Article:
Lexmark Launches Product Blitz With New MFPs, Printers

Lexmark last week unveiled a lineup of products ranging from the very low end—$149—to the high end—a device priced at more than $11,000—as the Lexington, Ky.-based company works to boost its brand. Lexmark is coming off two straight quarters in which it disappointed Wall Street expectations, and the printer vendor recently announced a restructuring and eliminated several hundred jobs. The company has been seeking ways to step up its branded business vs. sales of devices to partners such as Dell, which puts its own brand on the Lexmark-made products.

The new products include the X644e monochrome multifunction device for workgroups with print, copy, scan and fax features (50-ppm print speed, $2,499); the X646e monochrome multifunction device for workgroups with a 40-Gbyte hard drive (50-ppm print speed, $2,999); and the X646dte, which has the same features and hard drive as the X646e but with duplex-out printing and copying capabilities and 1,000-sheet capacity ($3,499). There&'s also a new low-end printer, the E120, which prints at 20 ppm and is priced at $149.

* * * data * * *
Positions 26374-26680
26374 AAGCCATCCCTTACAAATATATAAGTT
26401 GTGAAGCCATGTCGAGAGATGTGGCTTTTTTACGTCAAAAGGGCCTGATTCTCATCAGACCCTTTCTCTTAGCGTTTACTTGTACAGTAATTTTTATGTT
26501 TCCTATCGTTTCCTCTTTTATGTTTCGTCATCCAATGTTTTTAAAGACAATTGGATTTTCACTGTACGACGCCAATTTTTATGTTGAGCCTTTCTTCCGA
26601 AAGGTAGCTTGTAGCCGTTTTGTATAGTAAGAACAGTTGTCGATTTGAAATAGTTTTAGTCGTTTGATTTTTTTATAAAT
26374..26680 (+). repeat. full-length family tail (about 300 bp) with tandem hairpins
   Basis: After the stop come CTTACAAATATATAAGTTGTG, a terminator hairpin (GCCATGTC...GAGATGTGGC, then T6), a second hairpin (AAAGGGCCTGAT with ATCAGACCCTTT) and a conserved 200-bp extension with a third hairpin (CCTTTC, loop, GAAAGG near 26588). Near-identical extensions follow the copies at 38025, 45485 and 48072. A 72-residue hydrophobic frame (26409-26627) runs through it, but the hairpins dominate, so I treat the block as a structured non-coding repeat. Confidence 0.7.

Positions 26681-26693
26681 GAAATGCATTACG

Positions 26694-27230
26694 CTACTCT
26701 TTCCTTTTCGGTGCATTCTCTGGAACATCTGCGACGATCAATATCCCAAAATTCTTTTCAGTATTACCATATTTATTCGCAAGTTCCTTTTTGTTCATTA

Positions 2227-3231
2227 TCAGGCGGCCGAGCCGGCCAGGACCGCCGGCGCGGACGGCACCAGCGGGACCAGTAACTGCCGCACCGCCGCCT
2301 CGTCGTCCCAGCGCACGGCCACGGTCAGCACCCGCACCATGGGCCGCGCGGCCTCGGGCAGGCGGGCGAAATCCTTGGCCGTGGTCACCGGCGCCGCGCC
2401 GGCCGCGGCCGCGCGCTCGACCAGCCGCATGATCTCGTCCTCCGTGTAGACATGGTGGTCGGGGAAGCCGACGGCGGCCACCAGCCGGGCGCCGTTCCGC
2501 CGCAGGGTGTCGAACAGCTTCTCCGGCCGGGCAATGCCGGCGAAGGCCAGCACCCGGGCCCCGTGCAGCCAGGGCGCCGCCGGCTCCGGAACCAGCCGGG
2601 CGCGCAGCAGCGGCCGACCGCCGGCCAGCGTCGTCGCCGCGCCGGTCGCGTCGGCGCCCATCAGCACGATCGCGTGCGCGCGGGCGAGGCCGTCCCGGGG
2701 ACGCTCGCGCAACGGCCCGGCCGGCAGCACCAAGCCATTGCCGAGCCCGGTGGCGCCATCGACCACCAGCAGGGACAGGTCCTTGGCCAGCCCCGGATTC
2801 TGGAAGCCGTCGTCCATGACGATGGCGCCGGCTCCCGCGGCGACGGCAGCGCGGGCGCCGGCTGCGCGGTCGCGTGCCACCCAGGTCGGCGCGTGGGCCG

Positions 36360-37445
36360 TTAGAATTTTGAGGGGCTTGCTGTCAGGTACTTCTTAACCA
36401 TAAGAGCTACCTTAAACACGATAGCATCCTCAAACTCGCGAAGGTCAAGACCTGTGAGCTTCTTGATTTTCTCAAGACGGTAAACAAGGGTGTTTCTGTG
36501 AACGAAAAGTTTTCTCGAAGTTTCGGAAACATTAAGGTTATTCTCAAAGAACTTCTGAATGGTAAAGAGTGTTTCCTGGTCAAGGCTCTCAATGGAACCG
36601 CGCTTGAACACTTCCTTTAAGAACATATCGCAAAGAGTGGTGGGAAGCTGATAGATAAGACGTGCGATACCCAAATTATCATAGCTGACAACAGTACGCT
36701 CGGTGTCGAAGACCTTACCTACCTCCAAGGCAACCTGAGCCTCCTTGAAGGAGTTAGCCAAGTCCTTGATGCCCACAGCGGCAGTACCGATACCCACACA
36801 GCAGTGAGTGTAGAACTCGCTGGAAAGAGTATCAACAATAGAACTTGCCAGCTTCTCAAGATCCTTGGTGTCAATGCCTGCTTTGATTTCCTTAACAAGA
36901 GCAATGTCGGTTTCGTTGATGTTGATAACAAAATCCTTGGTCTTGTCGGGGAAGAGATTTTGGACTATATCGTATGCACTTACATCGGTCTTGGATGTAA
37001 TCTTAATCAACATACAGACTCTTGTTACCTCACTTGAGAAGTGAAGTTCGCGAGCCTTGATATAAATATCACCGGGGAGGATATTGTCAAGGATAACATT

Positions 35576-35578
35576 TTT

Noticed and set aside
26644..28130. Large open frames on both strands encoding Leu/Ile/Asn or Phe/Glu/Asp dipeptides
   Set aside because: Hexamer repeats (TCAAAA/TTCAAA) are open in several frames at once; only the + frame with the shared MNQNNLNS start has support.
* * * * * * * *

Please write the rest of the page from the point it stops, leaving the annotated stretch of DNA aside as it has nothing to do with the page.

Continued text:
On the high end, Lexmark introduced three multifunction products: the X850e (35-ppm output, $8,889), the X852e (45-ppm output, $9,899) and the X854e (55-ppm output, $11,099). The devices replace other high-end multifunction units and include an integrated design, color scanning, a direct USB interface for scanning and printing, and additional security features.

Lexmark executives are particularly touting an enhanced touch screen in the multifunction devices—which they said boosts ease of use—as well as the customization features built into the hardware. “We&'re continuing to build on the services/solutions aspects to this,” said Paul Rooke, executive vice president at Lexmark and president of the printing services and solutions group. “Multifunction to us is more than just copy/fax.”

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Lexmark&'s new multifunction products are intended to spotlight the Lexmark brand and help increase partner sales. But some solution providers say the company is struggling to compete with a key rival.

“We used to sell quite a bit of [Lexmark] products,” said Bennett Tavar, president of Logical Business Systems, a Jacksonville, Fla.-based solution provider. But while Lexmark has struggled, rival Hewlett-Packard, Palo Alto, Calif., has strengthened its position, he said. “It looks like HP has picked up a lot of mind share.”